The Mormon Studies Council and Howard W. Hunter Chair of Mormon studies at Claremont Graduate University promote a robust and scholarly understanding of Mormon culture and religion through free and open dialogue, original scholarship, graduate education, and public outreach.
The Mormon Studies Council works closely with the Religion Department and School of Arts and Humanities to advance Mormon Studies at Claremont Graduate University. The Council seeks to foster interest in the study of the traditions descended from Joseph Smith in an academic context in which many religious traditions are studied alongside one another.
In partnership with the Mormon Studies Council, the Religion Department has established continuing relationships with the LDS community in our area. The Council advises the department on the needs and interests of the LDS community, consults with the department on the development of the Mormon Studies program, and works with it to sponsor lectures and conferences. The Council also directs fundraising efforts to support Mormon Studies at the university. The Council established the Howard W. Hunter Foundation to raise $5 million to endow a permanent Mormon Studies program at CGU. The first stage of that effort was achieved in April 2008, with the endowment of the Howard W. Hunter Chair in Mormon Studies. The first occupant of the chair was Dr. Richard L. Bushman and its current occupant is Dr. Patrick Q. Mason.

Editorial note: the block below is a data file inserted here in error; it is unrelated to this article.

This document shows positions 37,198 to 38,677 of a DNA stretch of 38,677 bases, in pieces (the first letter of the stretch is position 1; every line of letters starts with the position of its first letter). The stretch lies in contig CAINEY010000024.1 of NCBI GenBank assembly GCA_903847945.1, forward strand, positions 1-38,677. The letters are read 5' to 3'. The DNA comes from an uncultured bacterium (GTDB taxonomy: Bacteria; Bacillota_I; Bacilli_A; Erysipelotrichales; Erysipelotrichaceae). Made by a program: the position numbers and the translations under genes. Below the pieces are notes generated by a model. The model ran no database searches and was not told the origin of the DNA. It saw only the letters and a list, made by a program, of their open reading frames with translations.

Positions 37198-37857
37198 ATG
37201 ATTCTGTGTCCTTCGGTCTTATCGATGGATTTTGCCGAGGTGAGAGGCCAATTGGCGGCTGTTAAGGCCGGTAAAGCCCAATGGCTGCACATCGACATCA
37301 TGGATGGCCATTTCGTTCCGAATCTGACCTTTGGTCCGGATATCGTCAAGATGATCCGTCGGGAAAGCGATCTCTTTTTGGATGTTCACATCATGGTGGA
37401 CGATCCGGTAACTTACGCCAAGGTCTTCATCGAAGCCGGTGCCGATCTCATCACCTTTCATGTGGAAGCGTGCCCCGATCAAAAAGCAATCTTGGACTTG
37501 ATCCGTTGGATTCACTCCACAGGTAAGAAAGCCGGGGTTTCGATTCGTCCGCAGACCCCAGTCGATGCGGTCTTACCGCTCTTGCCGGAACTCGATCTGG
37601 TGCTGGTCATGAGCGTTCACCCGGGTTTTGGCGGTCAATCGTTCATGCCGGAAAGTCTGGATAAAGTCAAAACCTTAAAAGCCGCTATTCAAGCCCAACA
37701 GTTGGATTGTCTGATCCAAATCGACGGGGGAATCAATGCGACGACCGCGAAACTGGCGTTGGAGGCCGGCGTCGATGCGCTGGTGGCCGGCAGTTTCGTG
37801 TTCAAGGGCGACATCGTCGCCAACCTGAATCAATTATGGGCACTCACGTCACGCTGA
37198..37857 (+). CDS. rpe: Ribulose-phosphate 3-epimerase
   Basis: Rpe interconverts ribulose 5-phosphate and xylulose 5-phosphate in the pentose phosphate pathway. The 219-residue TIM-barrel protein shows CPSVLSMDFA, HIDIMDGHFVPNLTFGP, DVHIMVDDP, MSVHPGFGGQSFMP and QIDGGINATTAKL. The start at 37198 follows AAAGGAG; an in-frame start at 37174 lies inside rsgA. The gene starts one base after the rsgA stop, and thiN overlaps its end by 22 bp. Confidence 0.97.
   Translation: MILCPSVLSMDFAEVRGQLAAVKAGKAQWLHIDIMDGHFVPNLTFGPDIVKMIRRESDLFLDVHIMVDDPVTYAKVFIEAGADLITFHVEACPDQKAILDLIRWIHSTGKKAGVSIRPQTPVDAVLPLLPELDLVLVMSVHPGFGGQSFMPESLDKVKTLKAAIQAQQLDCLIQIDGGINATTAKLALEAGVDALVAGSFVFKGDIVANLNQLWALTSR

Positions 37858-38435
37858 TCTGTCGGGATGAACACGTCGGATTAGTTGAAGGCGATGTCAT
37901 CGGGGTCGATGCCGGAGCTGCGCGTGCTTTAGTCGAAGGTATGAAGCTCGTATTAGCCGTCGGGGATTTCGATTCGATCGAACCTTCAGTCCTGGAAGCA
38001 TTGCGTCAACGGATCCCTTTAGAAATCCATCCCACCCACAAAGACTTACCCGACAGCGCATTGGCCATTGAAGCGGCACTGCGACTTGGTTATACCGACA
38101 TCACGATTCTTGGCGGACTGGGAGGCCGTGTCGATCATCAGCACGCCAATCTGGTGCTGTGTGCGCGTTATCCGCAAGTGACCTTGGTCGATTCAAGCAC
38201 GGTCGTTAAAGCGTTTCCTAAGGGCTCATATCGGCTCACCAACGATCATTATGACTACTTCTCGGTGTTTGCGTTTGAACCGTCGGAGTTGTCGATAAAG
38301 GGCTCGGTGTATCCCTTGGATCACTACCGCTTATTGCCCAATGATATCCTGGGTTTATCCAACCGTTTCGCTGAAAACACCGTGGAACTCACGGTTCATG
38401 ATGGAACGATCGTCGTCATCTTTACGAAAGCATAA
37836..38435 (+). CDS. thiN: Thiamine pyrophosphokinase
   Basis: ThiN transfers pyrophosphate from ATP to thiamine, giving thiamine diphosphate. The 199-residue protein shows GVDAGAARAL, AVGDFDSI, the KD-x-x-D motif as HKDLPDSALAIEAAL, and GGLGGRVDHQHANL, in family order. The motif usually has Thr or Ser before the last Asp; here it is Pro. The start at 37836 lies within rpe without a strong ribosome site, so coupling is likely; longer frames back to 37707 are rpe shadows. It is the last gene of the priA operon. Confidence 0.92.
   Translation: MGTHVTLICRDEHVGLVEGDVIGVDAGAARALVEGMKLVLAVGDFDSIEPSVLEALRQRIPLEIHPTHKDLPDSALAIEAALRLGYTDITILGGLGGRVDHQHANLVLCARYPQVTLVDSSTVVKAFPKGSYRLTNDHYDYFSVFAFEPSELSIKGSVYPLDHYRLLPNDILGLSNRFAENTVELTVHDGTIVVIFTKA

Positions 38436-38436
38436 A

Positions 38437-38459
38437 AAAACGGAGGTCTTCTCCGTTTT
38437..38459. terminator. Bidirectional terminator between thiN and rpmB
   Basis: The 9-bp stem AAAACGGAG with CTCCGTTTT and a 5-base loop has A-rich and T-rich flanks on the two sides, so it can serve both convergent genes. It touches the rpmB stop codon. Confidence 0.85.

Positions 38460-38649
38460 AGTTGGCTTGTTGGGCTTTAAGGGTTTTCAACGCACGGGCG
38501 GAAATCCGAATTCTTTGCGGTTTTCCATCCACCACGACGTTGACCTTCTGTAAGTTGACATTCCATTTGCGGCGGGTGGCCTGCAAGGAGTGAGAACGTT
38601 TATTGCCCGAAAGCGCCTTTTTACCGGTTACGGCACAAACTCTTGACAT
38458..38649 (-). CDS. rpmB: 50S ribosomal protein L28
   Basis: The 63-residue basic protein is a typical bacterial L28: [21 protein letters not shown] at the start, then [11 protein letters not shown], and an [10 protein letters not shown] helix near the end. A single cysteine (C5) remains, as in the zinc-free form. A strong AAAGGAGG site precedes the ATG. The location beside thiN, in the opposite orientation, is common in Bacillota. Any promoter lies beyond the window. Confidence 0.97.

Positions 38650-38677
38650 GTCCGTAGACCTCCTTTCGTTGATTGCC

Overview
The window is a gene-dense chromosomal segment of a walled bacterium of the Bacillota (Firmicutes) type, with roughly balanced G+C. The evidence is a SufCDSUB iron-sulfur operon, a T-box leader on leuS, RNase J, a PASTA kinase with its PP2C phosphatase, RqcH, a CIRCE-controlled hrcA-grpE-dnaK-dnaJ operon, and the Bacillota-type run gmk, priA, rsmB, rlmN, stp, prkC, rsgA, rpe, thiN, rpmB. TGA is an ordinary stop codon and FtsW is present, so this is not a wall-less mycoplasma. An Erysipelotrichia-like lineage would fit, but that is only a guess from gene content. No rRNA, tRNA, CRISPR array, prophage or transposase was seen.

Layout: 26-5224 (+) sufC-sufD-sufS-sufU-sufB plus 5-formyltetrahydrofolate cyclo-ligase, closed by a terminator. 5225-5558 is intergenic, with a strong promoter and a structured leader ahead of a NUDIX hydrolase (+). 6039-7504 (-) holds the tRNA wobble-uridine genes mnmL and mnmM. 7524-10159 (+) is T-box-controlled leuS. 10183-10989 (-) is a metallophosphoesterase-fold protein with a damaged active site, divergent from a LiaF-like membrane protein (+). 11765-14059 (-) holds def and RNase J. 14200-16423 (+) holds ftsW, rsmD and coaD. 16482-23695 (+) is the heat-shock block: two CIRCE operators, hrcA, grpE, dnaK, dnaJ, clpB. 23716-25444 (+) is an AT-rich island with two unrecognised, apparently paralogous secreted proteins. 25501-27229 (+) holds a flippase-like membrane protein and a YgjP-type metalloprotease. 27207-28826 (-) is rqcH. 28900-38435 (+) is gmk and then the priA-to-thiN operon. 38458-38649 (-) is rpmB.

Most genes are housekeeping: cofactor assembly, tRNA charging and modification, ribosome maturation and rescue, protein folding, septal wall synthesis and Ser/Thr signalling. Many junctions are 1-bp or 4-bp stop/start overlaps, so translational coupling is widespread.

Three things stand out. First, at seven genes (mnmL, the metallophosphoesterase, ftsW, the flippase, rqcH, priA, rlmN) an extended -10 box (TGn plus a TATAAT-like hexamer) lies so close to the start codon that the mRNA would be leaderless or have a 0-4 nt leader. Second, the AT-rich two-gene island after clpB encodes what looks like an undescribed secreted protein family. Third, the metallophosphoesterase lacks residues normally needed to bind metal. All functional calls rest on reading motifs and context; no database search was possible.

The Council actively seeks donations to support Dr. Mason and the activities of Claremont Mormon Studies. This includes providing financial support for lectures and conferences and for fellowships to current and incoming students in order to attract the best and brightest to Claremont.